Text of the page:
The Rolls-Royce (LSE: RR) share price has taken a huge beating since the pandemic. Its stock has collapsed by over 60% since lockdowns came into place. However, there were many positives to take away from the firm’s Civil Aerospace Investor Day. So, here’s why I think the Rolls-Royce share price could be set for take-off this year.
The engine room
Rolls-Royce’s civil aerospace division is its main revenue driver. The segment generated 41% of revenue in 2021. Of that revenue, 72% is attributed to large engines. It’s also worth noting that while Rolls-Royce generates a huge sum of revenue from engine deliveries, its value proposition comes from the aftermarket. This means it stands to earn more from servicing the engines it delivers. As such, higher flying hours mean more servicing, which results in higher service revenue.
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Thankfully for Rolls-Royce, there are plenty of tailwinds as travel demand picks back up. For one, flying hours are forecasted to increase in the medium term. Secondly, freight is anticipated to fly the most hours compared to business aviation and large passenger jets. Therefore, the FTSE 100 firm is expecting more shop visits. Not to forget, the incoming freighter version of the A350, of which Rolls-Royce has a 100% market share, will benefit from this tailwind.
Management didn’t address worries surrounding the cancellation of a chunk of Airbus A330neo orders, but I still remain optimistic. Based on the table below, Rolls-Royce stands to gain a lot more revenue from servicing engines than delivering them.
|Engine Type||Airframe||Market Share||Engines in Service||Engines on Order|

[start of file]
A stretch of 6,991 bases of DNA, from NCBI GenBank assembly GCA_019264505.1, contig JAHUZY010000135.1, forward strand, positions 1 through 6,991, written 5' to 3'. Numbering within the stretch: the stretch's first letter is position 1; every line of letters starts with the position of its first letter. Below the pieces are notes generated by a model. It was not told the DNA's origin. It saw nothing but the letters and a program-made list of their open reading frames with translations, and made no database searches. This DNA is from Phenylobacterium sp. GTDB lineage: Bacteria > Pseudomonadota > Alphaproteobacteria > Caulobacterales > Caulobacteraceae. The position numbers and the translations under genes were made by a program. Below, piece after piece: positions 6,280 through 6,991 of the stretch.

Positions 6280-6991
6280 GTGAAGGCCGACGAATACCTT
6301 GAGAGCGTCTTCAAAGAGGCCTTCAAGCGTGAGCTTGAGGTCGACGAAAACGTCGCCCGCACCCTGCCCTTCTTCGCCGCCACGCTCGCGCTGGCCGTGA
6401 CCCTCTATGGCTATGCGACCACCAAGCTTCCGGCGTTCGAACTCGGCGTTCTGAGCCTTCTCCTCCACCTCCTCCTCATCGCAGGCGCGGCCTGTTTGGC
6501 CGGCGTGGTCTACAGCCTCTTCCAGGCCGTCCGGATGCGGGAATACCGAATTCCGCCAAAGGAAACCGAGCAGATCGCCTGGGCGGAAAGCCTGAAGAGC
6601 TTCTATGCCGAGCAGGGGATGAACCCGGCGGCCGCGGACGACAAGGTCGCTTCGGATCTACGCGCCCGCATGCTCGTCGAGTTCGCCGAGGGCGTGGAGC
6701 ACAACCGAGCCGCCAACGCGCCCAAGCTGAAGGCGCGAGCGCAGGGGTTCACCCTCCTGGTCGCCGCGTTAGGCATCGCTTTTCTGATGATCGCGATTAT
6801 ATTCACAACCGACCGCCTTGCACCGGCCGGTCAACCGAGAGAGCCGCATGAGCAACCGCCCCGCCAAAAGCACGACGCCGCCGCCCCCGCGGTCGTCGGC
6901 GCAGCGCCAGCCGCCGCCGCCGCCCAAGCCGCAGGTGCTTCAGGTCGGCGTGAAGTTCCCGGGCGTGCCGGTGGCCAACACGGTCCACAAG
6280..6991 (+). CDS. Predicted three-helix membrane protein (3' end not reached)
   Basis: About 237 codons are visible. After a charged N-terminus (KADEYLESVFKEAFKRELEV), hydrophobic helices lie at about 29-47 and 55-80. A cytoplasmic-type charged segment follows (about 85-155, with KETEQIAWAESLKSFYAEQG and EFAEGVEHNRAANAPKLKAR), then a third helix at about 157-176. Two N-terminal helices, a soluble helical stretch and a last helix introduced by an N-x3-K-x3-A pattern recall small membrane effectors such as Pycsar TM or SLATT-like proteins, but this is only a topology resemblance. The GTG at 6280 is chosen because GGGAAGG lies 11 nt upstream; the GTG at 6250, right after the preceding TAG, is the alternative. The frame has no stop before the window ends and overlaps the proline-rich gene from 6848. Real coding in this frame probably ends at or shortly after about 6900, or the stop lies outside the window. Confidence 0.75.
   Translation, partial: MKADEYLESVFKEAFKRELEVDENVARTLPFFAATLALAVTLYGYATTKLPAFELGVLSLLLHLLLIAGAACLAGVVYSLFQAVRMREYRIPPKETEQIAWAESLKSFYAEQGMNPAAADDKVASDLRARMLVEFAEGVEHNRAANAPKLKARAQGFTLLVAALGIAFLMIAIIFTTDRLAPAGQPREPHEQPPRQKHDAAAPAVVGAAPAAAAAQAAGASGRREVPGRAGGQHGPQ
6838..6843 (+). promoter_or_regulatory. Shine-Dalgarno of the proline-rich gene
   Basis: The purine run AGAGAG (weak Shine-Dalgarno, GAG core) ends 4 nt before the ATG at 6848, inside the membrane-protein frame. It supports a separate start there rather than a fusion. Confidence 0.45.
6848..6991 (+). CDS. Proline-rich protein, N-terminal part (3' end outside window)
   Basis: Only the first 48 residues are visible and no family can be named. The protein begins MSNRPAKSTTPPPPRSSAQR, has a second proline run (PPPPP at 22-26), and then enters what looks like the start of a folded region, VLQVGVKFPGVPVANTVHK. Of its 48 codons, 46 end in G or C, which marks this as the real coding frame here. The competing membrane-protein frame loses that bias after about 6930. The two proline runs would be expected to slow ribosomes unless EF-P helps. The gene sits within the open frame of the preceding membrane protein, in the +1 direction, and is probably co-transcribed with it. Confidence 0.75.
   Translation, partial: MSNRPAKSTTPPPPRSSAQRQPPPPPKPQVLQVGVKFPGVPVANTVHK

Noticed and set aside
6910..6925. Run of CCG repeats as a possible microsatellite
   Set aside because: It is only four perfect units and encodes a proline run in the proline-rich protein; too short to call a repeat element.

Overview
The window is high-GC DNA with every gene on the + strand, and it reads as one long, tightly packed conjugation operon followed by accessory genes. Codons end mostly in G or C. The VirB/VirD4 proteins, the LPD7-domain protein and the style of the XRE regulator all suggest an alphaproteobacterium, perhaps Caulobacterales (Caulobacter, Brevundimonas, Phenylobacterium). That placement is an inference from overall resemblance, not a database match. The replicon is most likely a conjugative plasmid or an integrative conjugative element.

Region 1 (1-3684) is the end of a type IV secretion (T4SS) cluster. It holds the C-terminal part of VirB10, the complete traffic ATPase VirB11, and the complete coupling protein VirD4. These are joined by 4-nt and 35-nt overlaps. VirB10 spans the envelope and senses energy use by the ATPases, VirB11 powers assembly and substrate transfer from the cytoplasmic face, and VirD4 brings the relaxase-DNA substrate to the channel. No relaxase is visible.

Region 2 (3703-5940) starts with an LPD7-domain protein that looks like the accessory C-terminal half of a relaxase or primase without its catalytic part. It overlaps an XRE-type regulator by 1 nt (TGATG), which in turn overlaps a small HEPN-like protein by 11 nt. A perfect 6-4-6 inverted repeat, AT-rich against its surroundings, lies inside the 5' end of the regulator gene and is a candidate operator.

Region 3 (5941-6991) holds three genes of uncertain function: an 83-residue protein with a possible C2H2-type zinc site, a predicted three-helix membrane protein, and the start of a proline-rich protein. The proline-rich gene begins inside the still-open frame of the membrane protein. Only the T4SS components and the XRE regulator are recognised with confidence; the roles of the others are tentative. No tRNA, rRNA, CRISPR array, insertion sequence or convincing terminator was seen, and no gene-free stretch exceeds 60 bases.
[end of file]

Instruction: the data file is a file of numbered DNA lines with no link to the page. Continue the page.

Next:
|Trent XWB||Airbus A350||100%||764||859|
|Trent 7000||Airbus A330neo||100%||130||550|
|Trent 1000||Boeing 787||33%||604||122|
|Trent 900||Airbus A380||48%||168||1|
|Trent 800||Boeing 777||40%||176||0|
|Trent 700||Airbus A330||60%||1,146||0|
|Trent 500||Airbus A340||100%||92||0|
Management mentioned its goal to service over 7,000 engines by 2030, a 30% uptick from the current number. The Airbus A330’s Trent 700 engine is Rolls-Royce’s most profitable engine. On the conference call, the board mentioned that the Trent 700 still has 40% of its flying hours ahead due to its low average age. With more service extensions and engine demand as well, more service revenue is to be expected in the future.
Things are looking up
It’s no secret that Rolls-Royce’s financials are a nightmare. The British firm has negative shareholders’ equity with staggering amounts of debt. Nonetheless, I have reason to believe that things are looking up. At the investor day presentation, CFO Arvind Balan guided the firm’s civil aerospace division to breakeven this year. This is in line with Rolls-Royce’s wider outlook when it released its Q1 trading update.
Additionally, the London-based firm is seeing higher operating margins. This is down to investments in digitalisation and a leaner production system which includes reuse of parts, as well as a reduction in overheads and R&D costs. Consequently, Rolls-Royce expects free cash flow to comfortably exceed operating profit. From this, I expect the company to be able to start paying off its debt in 2024.
Nevertheless, I am wary of the economic headwinds which could hit flying hours, and as a consequence, Rolls-Royce’s top line. That being said, management reiterated that economic headwinds have been accounted for in their projections. That being the case, I am closely watching Rolls-Royce, and may potentially buy shares once it’s able to settle its debt.